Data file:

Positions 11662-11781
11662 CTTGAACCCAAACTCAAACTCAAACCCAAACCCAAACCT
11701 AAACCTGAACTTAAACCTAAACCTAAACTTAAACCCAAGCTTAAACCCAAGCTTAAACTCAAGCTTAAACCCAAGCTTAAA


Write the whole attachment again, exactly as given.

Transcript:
Positions 11662-11781
11662 CTTGAACCCAAACTCAAACTCAAACCCAAACCCAAACCT
11701 AAACCTGAACTTAAACCTAAACCTAAACTTAAACCCAAGCTTAAACCCAAGCTTAAACTCAAGCTTAAACCCAAGCTTAAA